• There’s always a shortage of resources. In any growing community you’ll find a pyramid, with more newcomers than long-standing/experienced members – in fact, that is the sign of a strong community. Instructors and advanced dancers will therefore dance the most dances with less experienced dancers. If you didn’t get to dance with your instructor or advanced dancers of choice, it’s likely not because that person wasn’t dancing with newcomers – it’s more likely that it’s because they were dancing with so many.
  • Most local instructors are “on duty” at some point during dances. They may be teaching the beginner lesson, hosting the dance, or DJing. Andre DJs and he finds it disruptive to dance while he is planning music – and because he plans music (versus just playing from a playlist), we all benefit from GREAT dances. I generally have to BEG him to get a dance when he’s working … and I sleep with the guy! Don’t be upset if you’re turned down for a dance by someone who’s on-duty – simply ask them when they will be free later in the evening.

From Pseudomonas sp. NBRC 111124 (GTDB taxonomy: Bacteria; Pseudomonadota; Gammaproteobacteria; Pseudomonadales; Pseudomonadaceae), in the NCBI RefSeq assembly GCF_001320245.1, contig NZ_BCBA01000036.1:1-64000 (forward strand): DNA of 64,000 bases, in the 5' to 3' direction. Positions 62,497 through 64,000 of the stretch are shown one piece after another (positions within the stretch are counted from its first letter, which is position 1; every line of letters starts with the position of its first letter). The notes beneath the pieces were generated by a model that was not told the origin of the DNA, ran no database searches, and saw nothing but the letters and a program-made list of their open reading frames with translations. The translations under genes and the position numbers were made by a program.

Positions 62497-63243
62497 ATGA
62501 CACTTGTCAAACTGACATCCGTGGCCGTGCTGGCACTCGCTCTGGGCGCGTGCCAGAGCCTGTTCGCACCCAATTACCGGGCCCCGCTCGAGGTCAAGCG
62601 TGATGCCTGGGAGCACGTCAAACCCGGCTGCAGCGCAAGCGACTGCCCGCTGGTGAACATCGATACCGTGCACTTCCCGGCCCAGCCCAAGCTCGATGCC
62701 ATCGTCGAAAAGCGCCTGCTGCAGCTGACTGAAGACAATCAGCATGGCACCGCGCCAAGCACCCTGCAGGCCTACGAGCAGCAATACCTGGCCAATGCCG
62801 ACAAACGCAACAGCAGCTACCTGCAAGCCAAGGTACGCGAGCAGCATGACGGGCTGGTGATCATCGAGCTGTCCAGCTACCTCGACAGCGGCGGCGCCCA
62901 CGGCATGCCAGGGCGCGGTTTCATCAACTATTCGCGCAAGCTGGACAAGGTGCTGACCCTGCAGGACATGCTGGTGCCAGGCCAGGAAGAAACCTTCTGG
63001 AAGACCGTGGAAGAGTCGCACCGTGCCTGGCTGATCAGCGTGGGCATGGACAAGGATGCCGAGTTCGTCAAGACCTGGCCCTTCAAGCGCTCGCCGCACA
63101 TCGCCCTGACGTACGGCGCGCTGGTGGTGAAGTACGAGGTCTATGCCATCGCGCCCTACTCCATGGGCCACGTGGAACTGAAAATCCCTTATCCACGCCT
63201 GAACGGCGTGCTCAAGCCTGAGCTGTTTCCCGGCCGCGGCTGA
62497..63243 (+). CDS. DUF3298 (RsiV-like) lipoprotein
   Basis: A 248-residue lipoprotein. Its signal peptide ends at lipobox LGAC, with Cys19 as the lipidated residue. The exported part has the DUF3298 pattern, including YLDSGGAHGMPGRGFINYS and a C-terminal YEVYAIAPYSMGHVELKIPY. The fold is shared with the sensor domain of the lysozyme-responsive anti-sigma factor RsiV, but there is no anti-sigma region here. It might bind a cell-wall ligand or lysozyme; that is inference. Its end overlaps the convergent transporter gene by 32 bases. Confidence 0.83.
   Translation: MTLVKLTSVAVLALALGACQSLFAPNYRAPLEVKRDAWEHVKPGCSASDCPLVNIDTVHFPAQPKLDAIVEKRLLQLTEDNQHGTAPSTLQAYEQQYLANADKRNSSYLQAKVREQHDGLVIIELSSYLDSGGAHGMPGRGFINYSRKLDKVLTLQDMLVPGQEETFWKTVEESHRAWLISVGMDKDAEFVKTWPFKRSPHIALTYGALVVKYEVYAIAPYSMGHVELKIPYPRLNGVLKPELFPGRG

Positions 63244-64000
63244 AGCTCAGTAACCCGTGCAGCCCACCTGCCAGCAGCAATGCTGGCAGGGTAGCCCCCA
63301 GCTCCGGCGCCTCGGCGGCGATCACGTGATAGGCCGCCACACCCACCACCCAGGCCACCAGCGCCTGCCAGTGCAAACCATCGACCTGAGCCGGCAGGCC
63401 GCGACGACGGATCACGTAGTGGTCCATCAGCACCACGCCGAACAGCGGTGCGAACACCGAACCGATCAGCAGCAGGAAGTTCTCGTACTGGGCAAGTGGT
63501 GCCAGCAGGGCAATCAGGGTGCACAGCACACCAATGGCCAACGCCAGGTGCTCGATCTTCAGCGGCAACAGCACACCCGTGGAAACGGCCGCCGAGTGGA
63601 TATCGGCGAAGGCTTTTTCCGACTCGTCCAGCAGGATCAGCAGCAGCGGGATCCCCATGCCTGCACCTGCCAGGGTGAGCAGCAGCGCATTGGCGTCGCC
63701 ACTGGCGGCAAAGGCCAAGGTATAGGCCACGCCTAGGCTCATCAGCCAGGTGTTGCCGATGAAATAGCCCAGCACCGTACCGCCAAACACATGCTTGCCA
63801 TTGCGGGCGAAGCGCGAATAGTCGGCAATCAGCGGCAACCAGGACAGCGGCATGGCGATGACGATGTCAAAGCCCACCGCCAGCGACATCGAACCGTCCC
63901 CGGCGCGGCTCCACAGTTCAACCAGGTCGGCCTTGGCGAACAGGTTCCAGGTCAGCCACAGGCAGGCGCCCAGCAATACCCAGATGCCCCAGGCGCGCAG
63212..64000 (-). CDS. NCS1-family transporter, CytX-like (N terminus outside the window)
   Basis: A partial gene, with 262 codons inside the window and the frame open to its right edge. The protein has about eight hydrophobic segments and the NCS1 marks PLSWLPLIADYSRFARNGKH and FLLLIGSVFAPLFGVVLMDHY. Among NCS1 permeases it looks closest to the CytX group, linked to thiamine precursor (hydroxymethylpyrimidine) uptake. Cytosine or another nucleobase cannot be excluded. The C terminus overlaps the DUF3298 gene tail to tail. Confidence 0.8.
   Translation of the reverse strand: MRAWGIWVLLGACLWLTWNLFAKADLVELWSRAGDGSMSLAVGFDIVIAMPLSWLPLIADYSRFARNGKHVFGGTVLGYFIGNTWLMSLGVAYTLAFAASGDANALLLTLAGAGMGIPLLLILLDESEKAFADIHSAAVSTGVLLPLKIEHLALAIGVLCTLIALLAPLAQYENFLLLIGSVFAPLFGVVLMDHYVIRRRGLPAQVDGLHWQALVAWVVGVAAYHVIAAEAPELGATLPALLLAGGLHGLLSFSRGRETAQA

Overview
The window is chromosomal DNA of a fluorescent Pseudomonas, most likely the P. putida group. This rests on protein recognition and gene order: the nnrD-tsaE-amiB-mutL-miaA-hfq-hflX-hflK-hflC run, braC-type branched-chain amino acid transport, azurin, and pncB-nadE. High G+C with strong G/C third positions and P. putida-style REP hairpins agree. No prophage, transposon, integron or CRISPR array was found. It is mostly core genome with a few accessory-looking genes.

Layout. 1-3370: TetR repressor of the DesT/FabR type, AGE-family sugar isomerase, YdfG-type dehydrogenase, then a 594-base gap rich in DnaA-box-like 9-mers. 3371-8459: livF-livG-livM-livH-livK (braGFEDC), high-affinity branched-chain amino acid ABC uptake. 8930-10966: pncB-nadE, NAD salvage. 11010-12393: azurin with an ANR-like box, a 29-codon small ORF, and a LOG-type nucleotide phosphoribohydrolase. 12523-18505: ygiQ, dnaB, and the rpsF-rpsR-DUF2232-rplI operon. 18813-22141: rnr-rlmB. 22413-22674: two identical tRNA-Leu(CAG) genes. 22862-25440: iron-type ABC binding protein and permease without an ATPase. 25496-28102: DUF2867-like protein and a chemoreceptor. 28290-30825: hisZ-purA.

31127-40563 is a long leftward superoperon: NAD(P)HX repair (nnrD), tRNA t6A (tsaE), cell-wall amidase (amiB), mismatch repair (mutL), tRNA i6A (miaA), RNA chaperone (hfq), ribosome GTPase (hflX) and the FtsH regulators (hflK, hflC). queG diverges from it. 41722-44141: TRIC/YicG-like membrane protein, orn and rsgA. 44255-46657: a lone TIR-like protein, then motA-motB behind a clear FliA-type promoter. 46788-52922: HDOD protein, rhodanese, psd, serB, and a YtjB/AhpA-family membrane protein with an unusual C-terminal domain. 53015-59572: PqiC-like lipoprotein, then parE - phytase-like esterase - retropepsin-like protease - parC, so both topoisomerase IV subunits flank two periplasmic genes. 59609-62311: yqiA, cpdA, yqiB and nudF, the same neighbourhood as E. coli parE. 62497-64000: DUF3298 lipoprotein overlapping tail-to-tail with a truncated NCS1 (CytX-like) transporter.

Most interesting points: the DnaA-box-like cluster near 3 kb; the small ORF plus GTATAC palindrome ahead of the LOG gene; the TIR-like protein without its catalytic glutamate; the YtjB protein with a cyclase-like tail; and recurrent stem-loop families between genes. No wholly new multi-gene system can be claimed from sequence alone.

• Not everyone is on the same dance schedule. Some instructors own/run the dance studios, dance literally all day, and are responsible for running the dances. During a dance, they may be DJing, answering questions about classes, collecting payment, covering for volunteers who weren’t able to make it, etc. (Remember to thank the heavens for these people – without their willingness to sacrifice the fun of dance for the business of dance, we’d have no opportunities to learn or to practice). Their dancing generally starts later at night when the “business” of the dance has wound up. Unfortunately by that time, many newcomers have left the dance and may therefore miss the best chance to dance with those people.